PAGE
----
Editor's Note: Information for this report was compiled by Tony Lane and the Vanderbilt Athletic Department
- Ole Miss leads 42-32-2 overall, but Vanderbilt leads 24-20-2 at home. The Commodores won the first 19 meetings, sporadically staged from 1894 to 1938. During that span, the Rebels scored just 16 points.
- These two teams haven't kicked off a season since 1929, a 19-7 VU victory.
- The last overtime game in which Vanderbilt was involved was a 37-34 win over Ole Miss in Oxford in 1999. The Rebels have had just a bit more OT history since then, losing a seven-OT, 58-56 thriller to Arkansas in 2001, the longest game in NCAA history.
- In 1910 Ole Miss shut out seven of its eight opponents. The one that got away was Vanderbilt, which beat the Rebels 9-2. That year, the 'Dores were 8-0-1, the only blemish being a scoreless tie with Yale.
- Two years ago, the Ole Miss-Vanderbilt game was moved to December 1 after the 9/11 attacks canceled games for that week.
- Here's a real indication of how young Bobby Johnson's crew is: The only current Commodores to register offensive stats in that game were Norval McKenzie (1 rush for minus-1 yards), Brandon Smith (1 reception, 3 yards) and Chris Young (1 reception, 2 yards).
The Commodores were the in-laws who just couldn't take the hint that they had overstayed their welcome in Oxford last season.
The Rebels produced the first 13 points of the game before Kwane Doster hinted at bigger things to come with a 24-yard TD run. Another Rebel field goal made the halftime score 16-7.
When Eli Manning hit Chris Collins and Mike Espy for consecutive scoring strikes of 70 yards or longer, then tossed a 5-yarder to Vashon Pearson to give the Rebels a 38-17 lead, Vanderbilt seemed on the verge of bowing out quietly.
But the 'Dores displayed a gritty comeback spirit. Doster returned a kickoff 95 yards to set up one score, then quarterback Jay Cutler punched in from the 1 to close the gap to seven. After the Vandy defense held Manning to three-and-out, fullback Matt Tant pounded into the end zone from three yards out. Suddenly it was 38-38, a whole new ball game, with less than seven minutes remaining.
Ole Miss responded with a touchdown drive of its own, but the Black and Gold drove back to the Rebel 27 before Cutler was stripped of the ball with 15 seconds left. Ole Miss gratefully ran out the clock on a 45-38 win.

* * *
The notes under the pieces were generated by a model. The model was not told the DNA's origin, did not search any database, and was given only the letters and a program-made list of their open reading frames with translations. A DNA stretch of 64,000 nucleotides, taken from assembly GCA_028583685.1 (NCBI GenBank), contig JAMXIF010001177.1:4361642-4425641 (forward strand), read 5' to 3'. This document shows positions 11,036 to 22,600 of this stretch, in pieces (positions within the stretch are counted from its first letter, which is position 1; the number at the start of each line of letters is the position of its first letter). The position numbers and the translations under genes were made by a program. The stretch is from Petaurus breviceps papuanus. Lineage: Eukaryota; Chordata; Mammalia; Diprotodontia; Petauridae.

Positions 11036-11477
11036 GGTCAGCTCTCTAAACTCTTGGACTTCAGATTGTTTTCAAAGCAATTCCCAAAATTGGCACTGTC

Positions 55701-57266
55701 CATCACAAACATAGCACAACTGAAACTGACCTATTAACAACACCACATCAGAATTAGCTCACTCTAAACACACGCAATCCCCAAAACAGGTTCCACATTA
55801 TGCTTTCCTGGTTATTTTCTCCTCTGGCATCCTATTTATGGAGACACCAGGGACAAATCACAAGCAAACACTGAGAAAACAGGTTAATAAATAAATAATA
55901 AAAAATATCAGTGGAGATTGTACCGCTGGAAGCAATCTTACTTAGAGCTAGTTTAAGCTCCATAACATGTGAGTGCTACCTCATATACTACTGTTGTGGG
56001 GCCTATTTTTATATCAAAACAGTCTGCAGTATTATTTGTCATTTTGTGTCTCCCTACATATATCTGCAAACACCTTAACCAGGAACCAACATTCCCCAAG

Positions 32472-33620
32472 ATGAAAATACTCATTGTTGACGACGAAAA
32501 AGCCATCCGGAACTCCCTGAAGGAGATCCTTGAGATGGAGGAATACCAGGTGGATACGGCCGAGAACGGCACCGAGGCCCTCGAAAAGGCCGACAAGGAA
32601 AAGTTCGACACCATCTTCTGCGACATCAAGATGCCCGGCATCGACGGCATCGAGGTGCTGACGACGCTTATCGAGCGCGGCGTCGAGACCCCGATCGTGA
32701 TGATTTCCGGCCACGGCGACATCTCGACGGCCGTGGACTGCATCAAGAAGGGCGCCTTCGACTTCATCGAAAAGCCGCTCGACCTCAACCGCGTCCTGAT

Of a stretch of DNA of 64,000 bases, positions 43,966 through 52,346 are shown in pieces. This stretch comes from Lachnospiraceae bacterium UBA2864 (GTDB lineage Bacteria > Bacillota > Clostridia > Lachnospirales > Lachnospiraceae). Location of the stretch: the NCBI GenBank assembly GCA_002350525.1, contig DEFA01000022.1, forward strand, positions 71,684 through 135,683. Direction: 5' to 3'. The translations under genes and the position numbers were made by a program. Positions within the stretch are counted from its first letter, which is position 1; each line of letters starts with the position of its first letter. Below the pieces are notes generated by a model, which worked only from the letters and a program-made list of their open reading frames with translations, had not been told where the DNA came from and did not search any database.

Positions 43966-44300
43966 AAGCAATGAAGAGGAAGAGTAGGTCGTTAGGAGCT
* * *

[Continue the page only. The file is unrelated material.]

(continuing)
Despite the outcome, it was a record-setting day for Vandy. Doster set an SEC record with 243 yards on eight kickoff returns. The then-freshman also posted his first 100-yard rushing game; coupled with his returns, Doster accumulated an SEC season-high 344 yards of total offense.
Norval McKenzie also rushed for 101 yards, a career-best. Vandy's 257 rushing yards was the best output against an SEC team since 1994.
Memphis is an Ole Miss hotbed for recruits, so it's no surprise there are 18 Rebels hailing from the Volunteer State. Eight of those 18 grew up within radar range of Nashville: redshirt freshmen QB Ethan Flatt and WR David Dorris from David Lipscomb; sophomore fullback Craig Holcomb from FRA; freshman lineman Terrance Houston from Hillsboro High; freshman placekicker Travis Wolfe from Dickson County High; sophomore QB Johnny Wickham from Clarksville Northeast; senior LB Jamil Northcutt from Tullahoma; and senior LB Tremaine Turner from Springfield High.
On the flip side, five 'Dores were raised in Mississippi: junior OL Jordan Pettit from Olive Branch; sophomore DE Chris Booker from Brandon; redshirt freshman OL Adam Dossett from McComb; junior WR Chris Young from Batesville; and sophomore LB Marty Morgan from Canton.
There isn't much overlap between the coaching staffs of Ole Miss and Vanderbilt. Of course, Rebel head coach David Cutcliffe spent 17 seasons at Tennessee before arriving in Oxford for the 1998 Independence Bowl and drew several of his assistants from the Volunteer staff. Somehow orange, black and gold rarely mix.
VU strength and conditioning coach John Sisk served with Rebel offensive coordinator/offensive line coach John Latina at Clemson from 1997-98.
VU linebackers coach Warren Belin, Ole Miss defensive coordinator Chuck Dreisbach and Rebel linebackers coach Jim Knowles were all at Cornell in 1991.
Vandy running backs coach Charlie Fisher was a grad assistant at Ole Miss from 1983-84.
Ole Miss wide receivers coach T.D. Woods is a Gallatin, Tenn., native and cut his teeth with the Gallatin High Green Wave in 1995.
Eli Manning vs. Vanderbilt
His older brother, Peyton, used to have fits trying to pass against Vanderbilt's stout defense of the mid-90s, but Eli has prospered. In last year's victory, Eli completed 24-of-41 attempts for 386 yards and two long touchdowns. He also spearheaded a fourth-quarter comeback in 2001, completing 23-of-40 passes for 286 yards, 4 TDs and 3 INTs as the Rebels won 38-27.
Obviously, Vanderbilt's young secondary will have its hands full with Manning. The VU defensive front must generate a pass rush to throw everybody's All-American off his game.
However, the Rebels showed little resistance to the Commodores' running game last season. If Justin Geisinger, Brian Kovolisky, Kenan Arkan and the rest of the offensive line stonewall Ole Miss' smallish defensive front, Doster and McKenzie could run all day. A high-scoring affair not far removed from last year's game is a distinct possibility.
North End Zone Facelift
The north end zone of Vanderbilt Stadium has a completely new look. Gone are the aging wooden bleachers that had become somewhat of an eyesore. In their place is an attractive open area that will serve as a food court and family area. Fans are encouraged to head to the north end zone during a game to see the play at field level and enjoy great food.